But regardless of its taste, the wine is a collector’s item because of its historical significance. A “V” printed on the label is said to celebrate the Allies’ victory over Nazi Germany in World War II.
TIME endangered species

This Guy Just Killed an Endangered Black Rhino After Paying $350,000

Warning: The video contains material that some viewers may find distressing


A man from Texas has hunted and killed an endangered black rhino in Namibia after bidding $350,000 in an auction to win a hunting permit.

Since the auction last year, Corey Knowlton has faced intense criticism and even death threats from animal-rights advocates, but he said the hunt is an essential part of conservation work for saving black-rhino populations in Namibia.

The 36-year-old hunter from Dallas told CNN the rhinoceros he hunted was an older bull that was considered a threat to the herd, as it was harming younger males.

But opponents, including several animal-welfare groups, disagree with killing any endangered animal.

Read more on the debate at CNN.

TIME Fine Art

See the Picasso Painting That Just Set a World Record for Art at Auction

It surpassed a Francis Bacon piece that sold in 2013

Spring Art Auctions Preview
Courtesy of Christie’s and the Estate of Pablo Picasso/Artists Rights Society (ARS)/APPablo Picasso’s “Women of Algiers (Version O),” auctioned at Christie’s in New York City on May 11, 2015.

A Picasso painting became the most expensive work of art ever sold at auction on Monday, going for more than $179 million.

Christie’s said “Women of Algiers (Version O)” sold for $179,365,000. That figure, which the Associated Press reports to include the auction house’s premium, surpasses a Francis Bacon work called “Three Studies of Lucian Freud” that held the top spot, also selling at Christie’s for $142.4 million in 2013.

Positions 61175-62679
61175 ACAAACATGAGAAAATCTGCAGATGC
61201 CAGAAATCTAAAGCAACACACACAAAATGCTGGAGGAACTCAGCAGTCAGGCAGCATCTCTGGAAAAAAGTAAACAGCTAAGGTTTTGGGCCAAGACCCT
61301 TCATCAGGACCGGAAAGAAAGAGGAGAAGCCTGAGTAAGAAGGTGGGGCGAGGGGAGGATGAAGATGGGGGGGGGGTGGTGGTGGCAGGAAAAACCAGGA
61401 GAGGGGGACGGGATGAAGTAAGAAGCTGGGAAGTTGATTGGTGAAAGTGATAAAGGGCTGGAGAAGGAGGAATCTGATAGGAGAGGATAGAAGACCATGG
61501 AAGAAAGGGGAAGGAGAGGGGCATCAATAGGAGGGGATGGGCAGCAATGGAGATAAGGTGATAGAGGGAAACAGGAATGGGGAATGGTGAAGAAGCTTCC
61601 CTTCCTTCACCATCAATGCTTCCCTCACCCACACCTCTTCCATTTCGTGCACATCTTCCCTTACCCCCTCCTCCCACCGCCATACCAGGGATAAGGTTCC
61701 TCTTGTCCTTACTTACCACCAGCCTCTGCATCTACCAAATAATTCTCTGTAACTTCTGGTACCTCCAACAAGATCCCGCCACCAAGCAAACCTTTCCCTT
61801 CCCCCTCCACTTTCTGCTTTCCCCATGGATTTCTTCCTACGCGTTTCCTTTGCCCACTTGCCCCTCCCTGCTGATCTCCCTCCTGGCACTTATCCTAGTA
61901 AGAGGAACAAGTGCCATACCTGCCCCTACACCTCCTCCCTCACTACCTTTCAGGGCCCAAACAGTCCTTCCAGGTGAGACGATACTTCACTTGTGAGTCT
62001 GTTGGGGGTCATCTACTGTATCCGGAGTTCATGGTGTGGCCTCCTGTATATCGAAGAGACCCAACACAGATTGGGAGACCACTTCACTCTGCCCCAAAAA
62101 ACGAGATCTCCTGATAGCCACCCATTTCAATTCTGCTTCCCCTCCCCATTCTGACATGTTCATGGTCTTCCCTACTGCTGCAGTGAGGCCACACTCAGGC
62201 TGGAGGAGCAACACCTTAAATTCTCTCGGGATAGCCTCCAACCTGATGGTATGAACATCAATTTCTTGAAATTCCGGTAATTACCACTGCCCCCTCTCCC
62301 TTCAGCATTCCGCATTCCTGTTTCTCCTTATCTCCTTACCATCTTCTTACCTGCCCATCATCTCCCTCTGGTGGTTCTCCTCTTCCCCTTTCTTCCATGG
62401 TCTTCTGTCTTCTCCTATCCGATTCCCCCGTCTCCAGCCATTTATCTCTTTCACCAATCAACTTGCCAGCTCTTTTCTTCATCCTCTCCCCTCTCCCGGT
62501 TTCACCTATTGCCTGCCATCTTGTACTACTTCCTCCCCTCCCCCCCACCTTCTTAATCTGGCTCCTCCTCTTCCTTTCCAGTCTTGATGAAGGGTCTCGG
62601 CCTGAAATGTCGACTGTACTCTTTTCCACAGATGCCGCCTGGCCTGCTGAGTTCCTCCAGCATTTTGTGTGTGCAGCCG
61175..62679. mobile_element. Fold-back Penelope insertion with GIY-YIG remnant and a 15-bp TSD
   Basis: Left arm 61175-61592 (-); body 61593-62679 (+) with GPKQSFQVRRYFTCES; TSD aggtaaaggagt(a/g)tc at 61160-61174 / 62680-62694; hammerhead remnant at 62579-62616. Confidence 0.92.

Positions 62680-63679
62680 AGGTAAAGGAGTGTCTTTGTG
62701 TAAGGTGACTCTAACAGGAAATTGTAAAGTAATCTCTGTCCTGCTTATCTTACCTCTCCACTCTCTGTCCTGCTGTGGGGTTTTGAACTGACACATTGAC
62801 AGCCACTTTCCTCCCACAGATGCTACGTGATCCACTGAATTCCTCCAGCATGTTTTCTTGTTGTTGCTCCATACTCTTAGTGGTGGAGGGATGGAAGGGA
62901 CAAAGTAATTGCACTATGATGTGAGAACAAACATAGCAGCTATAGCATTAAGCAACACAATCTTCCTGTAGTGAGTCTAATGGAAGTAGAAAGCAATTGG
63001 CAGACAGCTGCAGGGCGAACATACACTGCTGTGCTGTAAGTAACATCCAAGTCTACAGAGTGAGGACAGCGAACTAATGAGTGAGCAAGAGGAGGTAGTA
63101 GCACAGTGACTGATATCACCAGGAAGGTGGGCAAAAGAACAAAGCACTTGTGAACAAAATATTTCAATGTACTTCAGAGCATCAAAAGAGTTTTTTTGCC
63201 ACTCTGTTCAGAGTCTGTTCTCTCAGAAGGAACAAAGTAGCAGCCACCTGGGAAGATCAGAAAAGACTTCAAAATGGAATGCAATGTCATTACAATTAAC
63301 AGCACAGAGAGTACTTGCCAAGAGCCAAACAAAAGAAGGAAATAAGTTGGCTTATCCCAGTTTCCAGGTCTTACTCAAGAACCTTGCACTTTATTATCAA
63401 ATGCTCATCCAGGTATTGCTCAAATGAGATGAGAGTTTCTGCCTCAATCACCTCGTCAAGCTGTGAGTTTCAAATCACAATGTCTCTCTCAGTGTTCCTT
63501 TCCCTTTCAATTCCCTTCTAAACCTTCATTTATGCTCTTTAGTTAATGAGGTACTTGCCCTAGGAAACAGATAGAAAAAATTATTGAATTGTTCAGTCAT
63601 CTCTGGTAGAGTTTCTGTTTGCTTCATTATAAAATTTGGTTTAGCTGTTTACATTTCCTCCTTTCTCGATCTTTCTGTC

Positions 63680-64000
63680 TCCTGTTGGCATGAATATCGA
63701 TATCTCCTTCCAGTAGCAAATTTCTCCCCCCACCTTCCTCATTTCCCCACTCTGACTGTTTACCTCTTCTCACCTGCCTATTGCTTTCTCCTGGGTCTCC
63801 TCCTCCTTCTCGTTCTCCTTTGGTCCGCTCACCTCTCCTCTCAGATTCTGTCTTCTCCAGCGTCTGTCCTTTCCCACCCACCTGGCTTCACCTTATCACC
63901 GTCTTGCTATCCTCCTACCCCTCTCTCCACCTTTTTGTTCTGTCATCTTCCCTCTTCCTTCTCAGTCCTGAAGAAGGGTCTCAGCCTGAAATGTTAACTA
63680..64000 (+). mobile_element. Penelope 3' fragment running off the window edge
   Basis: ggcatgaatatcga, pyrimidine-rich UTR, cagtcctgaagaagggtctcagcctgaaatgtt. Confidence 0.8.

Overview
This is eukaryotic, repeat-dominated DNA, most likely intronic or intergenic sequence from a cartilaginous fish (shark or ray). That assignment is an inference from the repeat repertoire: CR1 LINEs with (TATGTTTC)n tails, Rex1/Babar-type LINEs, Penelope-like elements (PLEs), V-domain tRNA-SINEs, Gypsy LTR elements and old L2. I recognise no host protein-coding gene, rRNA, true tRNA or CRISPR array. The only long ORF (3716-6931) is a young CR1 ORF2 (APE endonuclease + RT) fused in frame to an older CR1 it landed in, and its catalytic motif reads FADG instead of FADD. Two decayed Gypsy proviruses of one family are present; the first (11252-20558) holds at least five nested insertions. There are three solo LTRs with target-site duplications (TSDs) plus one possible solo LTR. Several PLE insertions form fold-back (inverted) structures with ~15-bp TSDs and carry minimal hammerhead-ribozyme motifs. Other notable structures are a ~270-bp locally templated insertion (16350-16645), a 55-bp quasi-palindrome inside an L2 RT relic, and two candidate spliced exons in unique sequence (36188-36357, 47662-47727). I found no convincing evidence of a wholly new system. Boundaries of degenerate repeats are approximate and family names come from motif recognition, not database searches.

Picasso painted the work as part of a 15-painting series (versions A through O) created in 1954 and 1955, inspired by Eugène Delacroix’s 1834 “Women of Algiers.” Industry experts say art world prices are staying high as collectors see these top works as strong and lasting investments.

TIME France

Original Asterix Artwork Raises Over $150,000 for Charlie Hebdo Victims

Kenzo Tribouillard—AFP/Getty Images A picture taken on March 14, 2015, shows the original drawing of the Asterix comic book Les Lauriers de César (Asterix and the Laurel Wreath), displayed at Christie's auction house in Paris

Christie's auction house also waived its commission

The original artwork for an Asterix cartoon from the 1970s was auctioned for more than $150,000 on Sunday, with proceeds going to victims of January’s attack on French satirical magazine Charlie Hebdo.

The cartoon panels from the iconic comic-book series bore a special dedication from co-creator Albert Uderzo, the BBC reported.

Uderzo, 87, briefly came out of retirement earlier this year to draw two tributes to the 12 victims of the attack on Charlie Hebdo’s offices in Paris, where two gunmen opened fire on Jan. 7 over the magazine’s publication of cartoons lampooning the Prophet Mohammed.